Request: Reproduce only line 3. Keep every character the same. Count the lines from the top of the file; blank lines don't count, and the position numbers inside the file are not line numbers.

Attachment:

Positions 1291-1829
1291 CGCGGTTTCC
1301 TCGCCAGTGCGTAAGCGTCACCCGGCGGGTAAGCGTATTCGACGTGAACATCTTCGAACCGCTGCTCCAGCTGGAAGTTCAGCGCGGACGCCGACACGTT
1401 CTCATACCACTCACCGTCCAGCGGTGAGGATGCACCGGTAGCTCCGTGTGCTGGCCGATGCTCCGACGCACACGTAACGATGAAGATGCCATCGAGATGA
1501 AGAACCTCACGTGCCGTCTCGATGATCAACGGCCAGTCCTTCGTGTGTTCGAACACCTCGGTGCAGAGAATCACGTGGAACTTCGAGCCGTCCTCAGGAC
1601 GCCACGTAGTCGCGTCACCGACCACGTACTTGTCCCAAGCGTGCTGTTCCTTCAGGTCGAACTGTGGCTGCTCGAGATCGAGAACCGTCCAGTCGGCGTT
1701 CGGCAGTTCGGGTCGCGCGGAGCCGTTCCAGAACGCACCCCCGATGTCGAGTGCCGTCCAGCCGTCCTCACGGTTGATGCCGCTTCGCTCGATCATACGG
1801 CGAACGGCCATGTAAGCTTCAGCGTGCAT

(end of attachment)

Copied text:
1301 TCGCCAGTGCGTAAGCGTCACCCGGCGGGTAAGCGTATTCGACGTGAACATCTTCGAACCGCTGCTCCAGCTGGAAGTTCAGCGCGGACGCCGACACGTT